Image courtesy of rhythmlabonline.com
Last week, I started ‘The Grand Twitter Experiment.’ The goal of this experiment was to dive into Twitter hardcore for a week and see what happened. Well a week has passed and the results are in. Here goes:
Stats at start ( 8 / 16 / 08 ):
Stats at finish ( 8 / 23 / 08 ):
Following: 304 (+249)
Followers: 120 (+114)
I have increased the number of people I follow by 452% and generated approximately 40 updates. This effort has contributed to an increase of 650% in followers. My following/followers ratio decreased from 4.58 to 2.53. If you look at that ratio as a measure of influence in your cohort group, that means I have made my channel one of higher influence by reducing this ratio 81%.
– Recognized ‘influencers’ tend to have lower following/follower ratios
– The majority of the people that elected to follow me were people I followed
– I saw a large uptake in followers the first 2-3 days
– This correlates heavily with my initial heavy adds of people I followed
– In the later period of the experiment, follower growth was more linear
– Frequency of messaging did not seem to affect follower growth heavily
– Most of my non-geek friends are not on Twitter (seems SF/NYC-centric)
– It is much easier to communicate one-to-many then to one-to-one
Notes & Misc.
– Increase the people you follow and you WILL get followers
– Frequency of posts does not necessarily increase followers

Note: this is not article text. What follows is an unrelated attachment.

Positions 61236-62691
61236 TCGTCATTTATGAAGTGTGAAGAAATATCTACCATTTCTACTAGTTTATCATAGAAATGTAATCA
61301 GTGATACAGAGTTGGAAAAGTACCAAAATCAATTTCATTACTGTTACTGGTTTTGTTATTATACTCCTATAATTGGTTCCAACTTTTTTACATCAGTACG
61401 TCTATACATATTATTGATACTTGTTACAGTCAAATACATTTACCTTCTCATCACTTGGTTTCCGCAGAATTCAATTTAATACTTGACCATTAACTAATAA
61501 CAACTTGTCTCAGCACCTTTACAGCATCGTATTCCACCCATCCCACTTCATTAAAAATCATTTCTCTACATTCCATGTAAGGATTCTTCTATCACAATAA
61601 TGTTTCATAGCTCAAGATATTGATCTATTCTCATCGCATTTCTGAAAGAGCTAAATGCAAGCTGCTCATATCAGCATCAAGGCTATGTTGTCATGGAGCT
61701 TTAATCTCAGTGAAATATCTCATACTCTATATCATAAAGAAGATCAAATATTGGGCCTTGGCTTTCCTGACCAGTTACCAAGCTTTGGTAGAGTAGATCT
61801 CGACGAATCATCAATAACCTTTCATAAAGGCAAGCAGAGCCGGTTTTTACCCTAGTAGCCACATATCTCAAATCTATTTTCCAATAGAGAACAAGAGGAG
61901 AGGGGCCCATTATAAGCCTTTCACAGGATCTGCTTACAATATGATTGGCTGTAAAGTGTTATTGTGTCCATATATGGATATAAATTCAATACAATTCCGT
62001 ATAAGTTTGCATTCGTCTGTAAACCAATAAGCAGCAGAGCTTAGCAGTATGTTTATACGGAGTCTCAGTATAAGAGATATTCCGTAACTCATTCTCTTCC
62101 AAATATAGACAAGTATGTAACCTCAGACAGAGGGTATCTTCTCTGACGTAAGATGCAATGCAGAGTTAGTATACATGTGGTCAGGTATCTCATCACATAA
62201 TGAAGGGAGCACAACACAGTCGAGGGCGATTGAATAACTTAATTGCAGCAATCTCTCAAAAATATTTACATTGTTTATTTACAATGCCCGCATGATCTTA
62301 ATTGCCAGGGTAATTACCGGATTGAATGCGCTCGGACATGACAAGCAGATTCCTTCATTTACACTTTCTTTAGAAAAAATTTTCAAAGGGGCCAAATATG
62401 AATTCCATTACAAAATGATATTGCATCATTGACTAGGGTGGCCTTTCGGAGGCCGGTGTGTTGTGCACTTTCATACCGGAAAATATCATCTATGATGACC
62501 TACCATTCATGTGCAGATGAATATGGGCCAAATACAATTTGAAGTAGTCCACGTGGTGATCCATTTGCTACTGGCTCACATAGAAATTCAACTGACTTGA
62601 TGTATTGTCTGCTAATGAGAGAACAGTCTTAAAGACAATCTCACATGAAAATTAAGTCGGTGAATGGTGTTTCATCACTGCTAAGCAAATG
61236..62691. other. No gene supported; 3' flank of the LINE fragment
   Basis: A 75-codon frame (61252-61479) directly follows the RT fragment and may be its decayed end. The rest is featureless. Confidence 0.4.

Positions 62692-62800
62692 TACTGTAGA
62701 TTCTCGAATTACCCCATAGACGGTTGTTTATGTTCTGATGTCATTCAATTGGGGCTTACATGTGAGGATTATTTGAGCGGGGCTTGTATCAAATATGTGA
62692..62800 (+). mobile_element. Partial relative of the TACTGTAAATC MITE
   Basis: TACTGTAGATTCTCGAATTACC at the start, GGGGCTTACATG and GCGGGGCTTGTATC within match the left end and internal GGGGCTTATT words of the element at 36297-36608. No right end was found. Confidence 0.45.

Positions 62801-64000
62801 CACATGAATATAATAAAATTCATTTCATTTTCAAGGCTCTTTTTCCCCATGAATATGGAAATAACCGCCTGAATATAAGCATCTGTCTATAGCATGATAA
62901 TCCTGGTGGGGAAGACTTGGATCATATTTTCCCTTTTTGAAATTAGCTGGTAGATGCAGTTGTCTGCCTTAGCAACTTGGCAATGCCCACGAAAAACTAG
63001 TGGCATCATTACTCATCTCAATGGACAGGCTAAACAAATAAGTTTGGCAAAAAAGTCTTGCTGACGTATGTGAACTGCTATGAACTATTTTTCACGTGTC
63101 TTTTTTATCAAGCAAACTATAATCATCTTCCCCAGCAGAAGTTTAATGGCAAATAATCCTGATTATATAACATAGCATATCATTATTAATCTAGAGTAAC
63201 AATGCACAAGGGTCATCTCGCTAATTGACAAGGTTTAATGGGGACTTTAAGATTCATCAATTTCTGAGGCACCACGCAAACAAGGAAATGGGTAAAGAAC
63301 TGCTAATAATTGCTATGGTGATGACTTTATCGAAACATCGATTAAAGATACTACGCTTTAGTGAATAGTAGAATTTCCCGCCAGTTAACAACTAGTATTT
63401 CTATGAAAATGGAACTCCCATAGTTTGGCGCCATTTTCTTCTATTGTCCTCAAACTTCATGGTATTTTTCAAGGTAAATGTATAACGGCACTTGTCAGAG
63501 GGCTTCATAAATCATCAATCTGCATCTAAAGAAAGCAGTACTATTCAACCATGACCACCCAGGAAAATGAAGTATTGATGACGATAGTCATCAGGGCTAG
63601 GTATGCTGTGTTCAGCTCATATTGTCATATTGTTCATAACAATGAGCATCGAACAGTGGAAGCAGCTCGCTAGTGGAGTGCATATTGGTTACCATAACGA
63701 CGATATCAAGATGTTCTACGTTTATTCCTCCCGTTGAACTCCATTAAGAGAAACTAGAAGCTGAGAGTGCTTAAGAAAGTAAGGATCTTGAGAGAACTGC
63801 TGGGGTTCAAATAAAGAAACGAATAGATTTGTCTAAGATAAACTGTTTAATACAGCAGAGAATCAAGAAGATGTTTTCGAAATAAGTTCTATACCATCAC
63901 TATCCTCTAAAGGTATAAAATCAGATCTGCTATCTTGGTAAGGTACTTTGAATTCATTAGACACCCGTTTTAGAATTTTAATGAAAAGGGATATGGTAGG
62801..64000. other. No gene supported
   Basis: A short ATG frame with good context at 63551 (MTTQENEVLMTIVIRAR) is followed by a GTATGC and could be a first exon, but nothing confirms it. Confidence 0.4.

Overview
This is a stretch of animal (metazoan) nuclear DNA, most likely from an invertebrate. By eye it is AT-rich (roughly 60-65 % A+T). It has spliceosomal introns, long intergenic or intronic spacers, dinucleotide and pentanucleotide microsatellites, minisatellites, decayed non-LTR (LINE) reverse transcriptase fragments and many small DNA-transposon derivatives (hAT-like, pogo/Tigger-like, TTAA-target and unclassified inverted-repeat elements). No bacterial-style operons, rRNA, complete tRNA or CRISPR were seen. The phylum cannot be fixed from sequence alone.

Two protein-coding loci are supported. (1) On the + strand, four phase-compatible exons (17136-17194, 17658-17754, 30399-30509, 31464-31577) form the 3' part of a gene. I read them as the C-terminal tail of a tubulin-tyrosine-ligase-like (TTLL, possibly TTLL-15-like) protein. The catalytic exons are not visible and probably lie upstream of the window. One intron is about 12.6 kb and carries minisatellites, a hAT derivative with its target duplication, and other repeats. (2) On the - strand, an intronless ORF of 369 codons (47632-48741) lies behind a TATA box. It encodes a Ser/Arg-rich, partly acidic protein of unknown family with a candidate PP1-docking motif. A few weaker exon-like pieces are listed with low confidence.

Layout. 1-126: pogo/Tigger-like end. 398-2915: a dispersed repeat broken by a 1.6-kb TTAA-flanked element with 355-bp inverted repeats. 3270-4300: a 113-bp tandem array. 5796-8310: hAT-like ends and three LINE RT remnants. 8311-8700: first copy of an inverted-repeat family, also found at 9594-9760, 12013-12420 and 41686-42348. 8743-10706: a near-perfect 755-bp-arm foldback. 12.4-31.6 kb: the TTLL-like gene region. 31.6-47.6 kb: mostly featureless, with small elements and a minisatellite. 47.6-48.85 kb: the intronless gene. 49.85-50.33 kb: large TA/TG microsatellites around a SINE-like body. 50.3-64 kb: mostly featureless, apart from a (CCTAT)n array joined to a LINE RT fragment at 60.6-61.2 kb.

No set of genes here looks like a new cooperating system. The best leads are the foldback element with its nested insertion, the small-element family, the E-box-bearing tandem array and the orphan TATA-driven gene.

– There are a bagillion apps that use the Twitter API
– Twitterberry is a great mobile client for Blackberry users
– Twitterfeed is a cool way to hook your blog to Twitter
– Twitter for FB is interesting, but I did not find it particularly useful
– Twittercard is a cool widget to let your blog readers now ‘what’s up’
– Summize rocks as a search utility for Twitter
– Rate of meme spread via Twitter
– Implications and impact of Following/Follower ratio
– Efficacy of Twitter vs. FB Newsfeed as promotion tool
– Efficacy of Twitter vs. Friendfeed as promotion tool
If you think about this channel relative to blogging, it is pretty neat. For those of you that blog, you know it is difficult to get 120 people to subscribe in a week to a new blog. Although it is a bit different to subscribe to a blog vs. follow someone on Twitter, the point is clear – Twitter can be a powerful channel.
One of the big uses I found of the tool was the ability to ‘follow’ others. Like Facebook’s newsfeed, Twitter is a great way to keep up with things people in your life are doing. That being said, I think that they face some stiff competition from FriendFeed. I still contend that FriendFeed can reach a broader audience by default. Unlike Twitter, FriendFeed is much easier for ‘passive’ users to contribute, or share. By simply conducting my digital life, I leave a trail of news stories for people to follow. To me, that is extremely powerful and could be disruptive to both Twitter and Facebook if they streamline for a more mass audience.
The feed is extremely noisy. The highest frequency users take most of your page and, rarely, does one scroll through multiple pages. Twitter seems to be optimized for one-to-many communication – for directed communication, there are clearly better tools. Facebook, IM and – of course – email, are all way better experiences IMHO.
At the end of the day, I enjoyed the service and will continue to play with it. It’s fun. But that is exactly the thing the Twitter team needs to overcome. Twitter is fun, not necessary – yet. Twitter has a hopeful future though. They are doing amazing work, getting massive growth in the audiences they serve, and have built a great brand.
Thanks to all the folks that participated in my journey and were kind enough to tweet, im, email, fb, and even call me as I conducted my little experiment. See you in the Twittersphere.